ZFIN ID: ZDB-PUB-000309-18
Pleiotropic effects of zebrafish protein-tyrosine phosphatase-1B on early embryonic development
van der Sar, A.M., de Fockert, J., Betist, M., Zivkovic, D., and den Hertog, J.
Date: 1999
Source: The International journal of developmental biology   43(8): 785-794 (Journal)
Registered Authors: de Fockert, Jaco, den Hertog, Jeroen, Jongejan-Zivkovic, Dana
Keywords: none
MeSH Terms:
  • Amino Acid Sequence
  • Animals
  • Base Sequence
  • Cloning, Molecular
  • DNA Primers/genetics
  • Endoplasmic Reticulum/enzymology
  • Female
  • Gene Expression Regulation, Developmental
  • Humans
  • In Situ Hybridization
  • Molecular Sequence Data
  • Mutagenesis, Site-Directed
  • Phenotype
  • Protein Tyrosine Phosphatases/genetics
  • Protein Tyrosine Phosphatases/metabolism*
  • Sequence Homology, Amino Acid
  • Zebrafish/embryology*
  • Zebrafish/genetics
  • Zebrafish/metabolism*
PubMed: 10707902
ABSTRACT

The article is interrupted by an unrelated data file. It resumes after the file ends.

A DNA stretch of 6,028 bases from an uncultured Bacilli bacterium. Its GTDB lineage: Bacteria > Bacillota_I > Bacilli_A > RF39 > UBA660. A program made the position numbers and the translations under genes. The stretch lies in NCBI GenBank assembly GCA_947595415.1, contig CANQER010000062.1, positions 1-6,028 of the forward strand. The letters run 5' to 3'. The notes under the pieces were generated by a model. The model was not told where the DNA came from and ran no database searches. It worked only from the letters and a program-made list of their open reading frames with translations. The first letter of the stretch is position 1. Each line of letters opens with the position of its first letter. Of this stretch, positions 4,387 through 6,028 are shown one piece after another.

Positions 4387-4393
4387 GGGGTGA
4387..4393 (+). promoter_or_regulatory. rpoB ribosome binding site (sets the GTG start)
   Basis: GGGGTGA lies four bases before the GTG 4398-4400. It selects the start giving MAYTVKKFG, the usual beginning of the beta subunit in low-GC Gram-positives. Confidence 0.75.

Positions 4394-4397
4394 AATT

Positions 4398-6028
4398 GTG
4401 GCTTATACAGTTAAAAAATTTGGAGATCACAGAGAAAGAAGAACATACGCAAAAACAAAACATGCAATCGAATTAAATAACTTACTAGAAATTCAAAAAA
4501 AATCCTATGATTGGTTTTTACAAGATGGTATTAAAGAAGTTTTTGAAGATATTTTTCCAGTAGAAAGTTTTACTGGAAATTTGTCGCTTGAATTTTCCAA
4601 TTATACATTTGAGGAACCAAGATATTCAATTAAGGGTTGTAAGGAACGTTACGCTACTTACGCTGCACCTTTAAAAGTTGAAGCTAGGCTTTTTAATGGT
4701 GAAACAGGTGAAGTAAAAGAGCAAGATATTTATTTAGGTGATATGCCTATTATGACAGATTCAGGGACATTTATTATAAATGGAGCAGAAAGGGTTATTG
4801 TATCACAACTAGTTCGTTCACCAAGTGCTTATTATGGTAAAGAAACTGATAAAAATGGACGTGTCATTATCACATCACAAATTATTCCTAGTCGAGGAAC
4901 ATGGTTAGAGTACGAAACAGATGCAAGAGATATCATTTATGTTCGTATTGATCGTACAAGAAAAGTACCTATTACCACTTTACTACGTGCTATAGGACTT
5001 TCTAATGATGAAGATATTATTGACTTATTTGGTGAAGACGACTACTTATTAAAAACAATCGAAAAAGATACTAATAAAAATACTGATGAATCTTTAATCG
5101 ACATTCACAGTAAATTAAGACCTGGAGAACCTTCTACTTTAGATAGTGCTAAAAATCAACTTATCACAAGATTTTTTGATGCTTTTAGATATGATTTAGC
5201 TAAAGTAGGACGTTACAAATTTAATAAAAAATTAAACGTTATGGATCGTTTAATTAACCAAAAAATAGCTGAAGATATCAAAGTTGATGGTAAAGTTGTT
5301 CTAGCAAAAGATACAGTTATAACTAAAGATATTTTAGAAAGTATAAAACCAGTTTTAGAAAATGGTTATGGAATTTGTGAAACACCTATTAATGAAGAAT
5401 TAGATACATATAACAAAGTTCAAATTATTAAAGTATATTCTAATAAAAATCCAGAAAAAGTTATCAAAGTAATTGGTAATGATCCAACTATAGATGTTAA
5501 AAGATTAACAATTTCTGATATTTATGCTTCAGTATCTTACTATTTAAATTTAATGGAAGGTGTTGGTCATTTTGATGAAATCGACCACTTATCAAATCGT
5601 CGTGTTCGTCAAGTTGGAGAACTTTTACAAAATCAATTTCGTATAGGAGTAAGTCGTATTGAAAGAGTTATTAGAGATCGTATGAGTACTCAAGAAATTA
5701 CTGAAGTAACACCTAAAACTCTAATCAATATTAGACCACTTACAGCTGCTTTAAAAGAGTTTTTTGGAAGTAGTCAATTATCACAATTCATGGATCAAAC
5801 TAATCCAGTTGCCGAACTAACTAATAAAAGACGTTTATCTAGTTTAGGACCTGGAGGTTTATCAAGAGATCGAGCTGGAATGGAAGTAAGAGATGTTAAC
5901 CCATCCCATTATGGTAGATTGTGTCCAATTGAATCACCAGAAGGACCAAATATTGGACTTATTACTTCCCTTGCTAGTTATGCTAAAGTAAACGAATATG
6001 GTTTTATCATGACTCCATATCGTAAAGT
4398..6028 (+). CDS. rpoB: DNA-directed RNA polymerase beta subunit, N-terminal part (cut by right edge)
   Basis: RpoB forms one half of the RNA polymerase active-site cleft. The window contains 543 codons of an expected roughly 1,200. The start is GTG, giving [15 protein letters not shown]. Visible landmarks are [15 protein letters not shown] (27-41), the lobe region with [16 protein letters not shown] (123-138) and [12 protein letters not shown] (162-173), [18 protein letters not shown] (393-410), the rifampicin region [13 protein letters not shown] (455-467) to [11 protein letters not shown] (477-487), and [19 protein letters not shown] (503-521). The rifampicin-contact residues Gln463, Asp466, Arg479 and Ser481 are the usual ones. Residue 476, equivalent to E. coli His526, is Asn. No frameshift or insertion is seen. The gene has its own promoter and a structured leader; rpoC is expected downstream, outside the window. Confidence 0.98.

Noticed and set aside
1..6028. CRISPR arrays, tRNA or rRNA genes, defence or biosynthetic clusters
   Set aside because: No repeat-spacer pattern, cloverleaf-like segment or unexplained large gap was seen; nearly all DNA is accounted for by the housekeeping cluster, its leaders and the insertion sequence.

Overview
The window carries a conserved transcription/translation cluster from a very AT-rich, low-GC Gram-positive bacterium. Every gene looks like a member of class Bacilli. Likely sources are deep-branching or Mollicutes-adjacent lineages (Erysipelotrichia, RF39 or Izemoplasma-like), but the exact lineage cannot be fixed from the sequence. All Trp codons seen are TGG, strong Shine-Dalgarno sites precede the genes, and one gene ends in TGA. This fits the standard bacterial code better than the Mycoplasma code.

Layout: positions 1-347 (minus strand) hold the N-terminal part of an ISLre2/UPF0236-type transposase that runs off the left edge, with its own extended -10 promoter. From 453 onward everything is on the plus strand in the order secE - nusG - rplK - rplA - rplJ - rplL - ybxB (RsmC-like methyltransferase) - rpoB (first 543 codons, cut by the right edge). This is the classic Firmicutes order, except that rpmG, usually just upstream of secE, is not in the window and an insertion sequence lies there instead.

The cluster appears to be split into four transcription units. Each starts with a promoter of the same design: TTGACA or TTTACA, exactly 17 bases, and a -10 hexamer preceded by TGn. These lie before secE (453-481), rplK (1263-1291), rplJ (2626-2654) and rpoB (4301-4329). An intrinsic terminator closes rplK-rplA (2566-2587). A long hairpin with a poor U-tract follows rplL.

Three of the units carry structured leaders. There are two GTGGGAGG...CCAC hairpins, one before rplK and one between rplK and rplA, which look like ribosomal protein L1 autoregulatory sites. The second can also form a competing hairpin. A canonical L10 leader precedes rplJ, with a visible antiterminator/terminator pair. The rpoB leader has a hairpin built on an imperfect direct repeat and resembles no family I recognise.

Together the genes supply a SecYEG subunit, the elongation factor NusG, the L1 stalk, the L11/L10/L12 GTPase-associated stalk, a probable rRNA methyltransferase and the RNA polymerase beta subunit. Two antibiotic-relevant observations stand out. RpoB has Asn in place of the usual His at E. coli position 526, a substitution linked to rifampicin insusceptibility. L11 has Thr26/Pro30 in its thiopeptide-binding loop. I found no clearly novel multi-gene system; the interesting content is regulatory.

Protein tyrosine phosphorylation is an important mechanism of eukaryotic cell signalling which is regulated by protein-tyrosine kinases and protein-tyrosine phosphatases. Here we report the molecular cloning of the first zebrafish protein-tyrosine phosphatase, zf-PTP-1B, the homologue of human PTP-1B. Zf-PTP-1B was catalytically active and localised to the endoplasmic reticulum, like human PTP-1B. Zf-PTP-1B was maternally expressed in zebrafish embryos, and low ubiquitous expression was detected up to day 7 of development. Microinjection of zf-PTP-1B RNA induced pleiotropic, but reproducible developmental defects. Evaluation of the live embryos at 24 h post fertilisation indicated that zf-PTP-1B induced defects in somite formation. The phenotype was dependent on protein-tyrosine phosphatase activity of zf-PTP-1B, since embryos injected with catalytically inactive zf-PTP-1B-C213S developed normally. Co-injection of wild type and inactive zf-PTP-1B led to a rescue of the zf-PTP-1B-induced phenotype, suggesting that zf-PTP-1B-C213S had dominant negative activity. The zf-PTP-1B-induced phenotype suggests that proper tyrosine phosphorylation of key proteins is essential for early development, most notably somitogenesis.
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